How South Carolina’s Congaree National Park made me care

Fallen tree on Cedar Creek, Congaree National Park, South Carolina. Courtesy NPS.

Years before it beckoned visitors with the name Congaree National Park, my escape from reality was known as Congaree Swamp.

The word swamp might be a deterrent to some. In 2003, the land became the South Carolina’s first national park and went from being known as “the swamp” to Congaree National Park. But in the mid 1990s, I could not have cared less about what the place was called. My adolescent eyes saw a cypress wonderland. Exploring this place as a child changed the way I saw the natural world and ultimately lead me to where I am now – interning for The Wilderness Society, which includes National Parks among the lands it works to expand and preserve.

My parents, brother and I wandered through this evergreen sanctuary after church on Sunday afternoons. The ground squished below us as we took in what our backyard didn’t quite have to offer: numerous trails, dwarf cypress, large swamp cottonwoods and rare water hickories. We would occasionally see wildlife, mostly birds or lizards. My brother and I speculated about what lived under the boardwalk or in a rotting stump. Even on the hottest of days during the scorching South Carolina summer, the shade from the forest was sure to cool us off.

What I don’t think I realized when my family and I hiked around on those memorable Sundays so long ago was that this exploration wasn’t just mindless entertainment. This wasn’t just another video game or a pit-stop at a fast food restaurant. I learned trees weren’t just something to park your car under; they were part of something bigger.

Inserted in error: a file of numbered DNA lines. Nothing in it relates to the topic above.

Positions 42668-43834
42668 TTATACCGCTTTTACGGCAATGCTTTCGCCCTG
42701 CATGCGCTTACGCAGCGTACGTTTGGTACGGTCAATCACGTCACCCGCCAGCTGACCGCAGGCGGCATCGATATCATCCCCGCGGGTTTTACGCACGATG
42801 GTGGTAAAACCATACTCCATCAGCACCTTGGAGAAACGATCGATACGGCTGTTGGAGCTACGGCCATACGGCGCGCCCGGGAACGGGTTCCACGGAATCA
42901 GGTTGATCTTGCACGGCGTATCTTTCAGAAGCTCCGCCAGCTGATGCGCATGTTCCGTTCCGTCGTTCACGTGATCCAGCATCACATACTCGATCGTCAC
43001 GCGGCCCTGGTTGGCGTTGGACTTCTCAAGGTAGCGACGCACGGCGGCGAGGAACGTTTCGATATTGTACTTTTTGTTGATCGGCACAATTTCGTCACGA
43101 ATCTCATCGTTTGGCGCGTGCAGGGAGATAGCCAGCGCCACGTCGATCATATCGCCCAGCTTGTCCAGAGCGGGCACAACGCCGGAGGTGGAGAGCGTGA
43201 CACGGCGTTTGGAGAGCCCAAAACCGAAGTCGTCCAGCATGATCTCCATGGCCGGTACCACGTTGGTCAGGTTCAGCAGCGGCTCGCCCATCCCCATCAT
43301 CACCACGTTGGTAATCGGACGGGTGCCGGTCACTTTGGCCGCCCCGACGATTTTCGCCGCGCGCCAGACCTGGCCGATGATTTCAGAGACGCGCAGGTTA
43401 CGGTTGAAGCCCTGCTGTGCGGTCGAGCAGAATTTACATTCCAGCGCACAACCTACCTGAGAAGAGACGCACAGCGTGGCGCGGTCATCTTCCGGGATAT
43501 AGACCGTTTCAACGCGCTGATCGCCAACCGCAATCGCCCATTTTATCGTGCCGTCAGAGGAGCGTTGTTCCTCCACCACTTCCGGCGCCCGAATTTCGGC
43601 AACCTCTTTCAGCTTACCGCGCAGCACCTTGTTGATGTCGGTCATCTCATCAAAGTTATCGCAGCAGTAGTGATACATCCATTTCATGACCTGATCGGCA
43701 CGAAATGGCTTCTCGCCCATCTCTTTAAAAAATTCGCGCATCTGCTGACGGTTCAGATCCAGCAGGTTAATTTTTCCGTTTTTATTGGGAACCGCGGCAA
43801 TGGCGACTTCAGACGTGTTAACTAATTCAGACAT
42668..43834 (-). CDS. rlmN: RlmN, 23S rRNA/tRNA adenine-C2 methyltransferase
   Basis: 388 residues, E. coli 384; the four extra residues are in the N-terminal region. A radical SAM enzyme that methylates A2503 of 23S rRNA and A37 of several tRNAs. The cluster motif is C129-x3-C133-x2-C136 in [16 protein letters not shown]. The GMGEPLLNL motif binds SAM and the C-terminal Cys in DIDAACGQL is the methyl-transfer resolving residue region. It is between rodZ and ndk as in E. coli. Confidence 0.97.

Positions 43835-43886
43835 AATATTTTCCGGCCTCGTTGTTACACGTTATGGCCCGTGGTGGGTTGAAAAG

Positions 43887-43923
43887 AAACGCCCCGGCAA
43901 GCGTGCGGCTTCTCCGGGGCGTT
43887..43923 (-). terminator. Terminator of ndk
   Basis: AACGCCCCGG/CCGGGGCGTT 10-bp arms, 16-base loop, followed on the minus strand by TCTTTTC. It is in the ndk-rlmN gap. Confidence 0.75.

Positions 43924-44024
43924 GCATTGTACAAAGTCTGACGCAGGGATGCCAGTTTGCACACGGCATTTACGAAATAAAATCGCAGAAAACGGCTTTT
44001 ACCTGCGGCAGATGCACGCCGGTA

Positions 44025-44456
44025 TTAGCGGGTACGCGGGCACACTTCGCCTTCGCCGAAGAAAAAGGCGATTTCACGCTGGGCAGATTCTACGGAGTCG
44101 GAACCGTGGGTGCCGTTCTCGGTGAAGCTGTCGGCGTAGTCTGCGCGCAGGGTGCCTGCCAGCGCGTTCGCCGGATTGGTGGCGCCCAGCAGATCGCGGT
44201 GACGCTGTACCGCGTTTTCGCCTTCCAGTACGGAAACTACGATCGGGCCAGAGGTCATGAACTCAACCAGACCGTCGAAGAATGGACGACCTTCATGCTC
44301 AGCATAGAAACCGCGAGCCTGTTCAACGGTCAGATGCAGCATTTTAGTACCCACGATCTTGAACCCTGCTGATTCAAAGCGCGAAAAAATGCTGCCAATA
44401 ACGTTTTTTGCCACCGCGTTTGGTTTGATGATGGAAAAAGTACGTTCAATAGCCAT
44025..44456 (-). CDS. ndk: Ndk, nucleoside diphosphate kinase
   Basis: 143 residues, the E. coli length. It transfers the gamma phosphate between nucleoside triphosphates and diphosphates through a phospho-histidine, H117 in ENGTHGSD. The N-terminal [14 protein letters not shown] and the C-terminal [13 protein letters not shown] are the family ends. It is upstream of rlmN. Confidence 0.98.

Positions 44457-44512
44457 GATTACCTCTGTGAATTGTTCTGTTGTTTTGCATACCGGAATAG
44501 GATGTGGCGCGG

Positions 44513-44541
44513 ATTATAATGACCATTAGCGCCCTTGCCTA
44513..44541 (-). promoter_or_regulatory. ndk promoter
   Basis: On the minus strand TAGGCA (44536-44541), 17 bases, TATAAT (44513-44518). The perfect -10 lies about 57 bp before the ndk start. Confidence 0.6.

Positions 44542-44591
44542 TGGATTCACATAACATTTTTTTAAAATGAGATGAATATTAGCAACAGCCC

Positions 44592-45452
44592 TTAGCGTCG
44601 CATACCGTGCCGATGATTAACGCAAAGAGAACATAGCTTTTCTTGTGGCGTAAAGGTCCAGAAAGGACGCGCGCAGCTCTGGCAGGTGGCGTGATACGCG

I left South Carolina almost five years ago. Through my college years, though, I took time to go back to my sacred spot to volunteer and play. Now that I’m in our nation’s capitol, I’ve been given the opportunity to learn more about the land that first ignited my passion for conservation.

Green Anole in Congaree National Park, South Carolina. Photo by Amy Leist, Courtesy NPS.As of October, with the help of TWS, The Trust for Public Land and Friends of Congaree Swamp, President Obama and Congress granted the funding needed to increase the park’s acreage. This means the eastern and western portions of the park will be connected to give all its visitors easier access to the Congaree River. The land has come so far since it was just a monument that not nearly as many people visited. The park now stretches across 26,000 acres.

What excites me most about this funding are the hundreds of seventh grade students who were involved in the process. About half an hour’s drive from the park, there is a phenomenal woman named Juli Jones teaching science at Kelly Mill Middle School. She has taken it upon herself to show students the same wonderland I knew as a child. These students typically come from low-income, one-parent homes, and have a very limited access to nature. She is determined to open students’ eyes by taking them on field trips to Congaree and teaching them to love the science behind flood plains and watersheds.

Along with this crash outdoor course, Juli has also roped in a lesson in U.S. government. While exploring wildlife and experiencing nature in a new way, these students also backed the park’s expansion. They handwrote letters to Congress, particularly Sen. Lindsey Graham, (R-SC) and Rep. Jim Clyburn (D – 6th) asking them to support the funding.

When I moved to Washington to work for conservation, I did not realize it would bring me right back to Carolina, promoting what first made me love nature. Knowing that South Carolina is making its only national park more of a priority gives me hope for my home state. Knowing that more people, youth in particular, now have better access to a place that changed the way I see nature gives me hope for my home planet.

Fallen tree on Cedar Creek, Congaree National Park, South Carolina. Courtesy NPS.
Green Anole in Congaree National Park, South Carolina. Photo by Amy Leist, Courtesy NPS.